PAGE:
As I type this, we are getting an odd pre-Thanksgiving snow. When the cold weather arrives, many pets need a change in care. Even within a species or breed, animals will handle the cold differently. An individual pet will handle cold weather differently year to year or even in the same season based on age, health and/or grooming.

Let’s look at cold weather care for pets.
Dehydration is not a warm weather only thing.  Pets still need access to fresh water during the winter when they are outside. Use heated bowls or change the water frequently.

Keep your pets leashed and cats inside.  Snow cover may mask scents that could help them find their way home if they stray.

Make sure your pet is well groomed.  Matted coats do not hold warmth. If your pet is double-coated, shaving to make grooming easier for you removes an important part of them staying warmer when outside.

Pet clothing should be function over fashion.  Choose items that are water repellant, lined and allow for freedom of movement, including the ability to go potty.  Many items, though cute, may be ill-suited for colder weather.
Wipe your dog’s feet after walks.  De-icing chemicals, salt, etc. are dangerous.  Consider boots if your dog will wear them. Use pet-safe deicer at home.

Antifreeze and other vehicle chemicals can be deadly in small amounts. Use care when winterizing vehicles.  Antifreeze is sweet and can attract animals and children. This is another good reason to keep your dog leashed and cats indoors.

Nutritional needs change during winter. The pet’s activity level in the winter and time spent outside will determine how to adjust feeding.
Consider the shelter you offer. A good shelter has an entry protected from wind and is waterproof, insulated. It must have dry bedding.  

Consider an outdoor heating pad too. A piece of wood leaning against your shed or a cardboard box is not adequate.  If you have cats that go out or you care for ferals, there are various DIY shelters that are cheap and easy to make.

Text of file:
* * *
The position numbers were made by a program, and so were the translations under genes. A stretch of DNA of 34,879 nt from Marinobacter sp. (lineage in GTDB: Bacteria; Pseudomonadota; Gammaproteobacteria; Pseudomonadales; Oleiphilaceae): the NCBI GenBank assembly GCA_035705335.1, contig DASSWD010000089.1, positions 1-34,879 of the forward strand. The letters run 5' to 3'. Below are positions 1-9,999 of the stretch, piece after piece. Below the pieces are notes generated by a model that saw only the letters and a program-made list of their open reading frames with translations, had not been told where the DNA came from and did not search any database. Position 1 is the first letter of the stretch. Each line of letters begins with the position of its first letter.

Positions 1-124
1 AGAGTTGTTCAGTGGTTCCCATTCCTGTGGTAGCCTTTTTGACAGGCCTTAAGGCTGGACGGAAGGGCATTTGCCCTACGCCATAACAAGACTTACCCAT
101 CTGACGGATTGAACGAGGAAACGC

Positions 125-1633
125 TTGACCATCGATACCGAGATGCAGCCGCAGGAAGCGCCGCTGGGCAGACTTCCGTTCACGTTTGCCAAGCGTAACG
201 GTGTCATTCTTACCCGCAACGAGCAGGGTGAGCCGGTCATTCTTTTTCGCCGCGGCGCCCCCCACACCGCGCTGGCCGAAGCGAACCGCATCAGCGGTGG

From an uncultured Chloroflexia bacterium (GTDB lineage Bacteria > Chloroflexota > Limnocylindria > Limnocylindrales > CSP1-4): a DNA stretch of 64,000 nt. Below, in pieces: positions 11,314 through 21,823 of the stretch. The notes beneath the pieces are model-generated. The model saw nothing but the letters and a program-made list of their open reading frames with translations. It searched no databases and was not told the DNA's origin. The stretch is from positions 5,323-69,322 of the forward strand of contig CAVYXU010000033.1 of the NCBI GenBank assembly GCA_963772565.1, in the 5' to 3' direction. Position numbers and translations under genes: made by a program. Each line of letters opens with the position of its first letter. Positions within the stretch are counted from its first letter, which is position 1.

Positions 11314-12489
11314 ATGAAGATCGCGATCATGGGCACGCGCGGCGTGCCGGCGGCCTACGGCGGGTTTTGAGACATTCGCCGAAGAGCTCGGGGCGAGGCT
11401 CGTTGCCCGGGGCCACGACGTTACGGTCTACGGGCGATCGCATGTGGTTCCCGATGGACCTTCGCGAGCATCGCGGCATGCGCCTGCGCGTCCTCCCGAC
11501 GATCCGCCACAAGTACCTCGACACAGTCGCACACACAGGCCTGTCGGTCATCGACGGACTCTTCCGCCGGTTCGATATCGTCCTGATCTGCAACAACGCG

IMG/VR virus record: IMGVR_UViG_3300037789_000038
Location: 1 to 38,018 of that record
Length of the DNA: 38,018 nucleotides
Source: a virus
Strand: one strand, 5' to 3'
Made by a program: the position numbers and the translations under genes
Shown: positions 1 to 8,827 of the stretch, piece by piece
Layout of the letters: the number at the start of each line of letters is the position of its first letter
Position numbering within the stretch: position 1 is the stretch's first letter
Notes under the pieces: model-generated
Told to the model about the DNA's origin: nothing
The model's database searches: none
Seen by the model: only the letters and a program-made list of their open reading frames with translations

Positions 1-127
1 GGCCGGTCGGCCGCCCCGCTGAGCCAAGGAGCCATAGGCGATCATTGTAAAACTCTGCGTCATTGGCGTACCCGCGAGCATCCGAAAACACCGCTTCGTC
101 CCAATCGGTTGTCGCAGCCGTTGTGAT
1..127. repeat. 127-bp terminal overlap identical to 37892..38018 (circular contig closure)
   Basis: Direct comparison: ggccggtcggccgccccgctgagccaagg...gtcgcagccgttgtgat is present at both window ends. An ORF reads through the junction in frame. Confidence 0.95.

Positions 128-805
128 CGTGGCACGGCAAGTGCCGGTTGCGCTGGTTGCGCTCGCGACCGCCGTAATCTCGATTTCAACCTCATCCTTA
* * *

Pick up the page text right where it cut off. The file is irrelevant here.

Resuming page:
Check for cats and other critters that may seek shelter under the hood of your vehicle before starting it.

What about wild critters? If you feed birds, do not stop in the winter. Add suet and other higher fat things to the diet.

Birdbath heaters can keep much-needed water from freezing. Piles of leaves left at the edges of your property provide shelter for insects. Various evergreen shrubs provide shelter for birds.

Chimney caps will prevent critters from seeking shelter in your chimney. Make sure chimneys are clear and clean before starting a fire.

Put up bat and ladybug houses for them to hibernate in.

Now, one final thought. Recently Pennsylvania passed a law restricting the time dogs can be outside in certain temperatures.  This sounds great on the surface.

However there seem to be no provisions for working dogs.  I owned a dog who worked as a livestock guardian dog before the farm went bankrupt.  I have been to farms in the winter and watched LGDs at work. I have friends who have working LGDs. There were barns and other shelter, but the dogs chose not to use them.

There are dogs that are well-suited for being outside and are acclimated to it. Not all working dog people are neglectful as some want you to believe.
Now off to let my dogs out again. Then in again.  Then out again….


Karen Peak is the developer of The Safe Kids/Safe Dogs Project and owner/operator of West Wind Dog Training in Prince William County.

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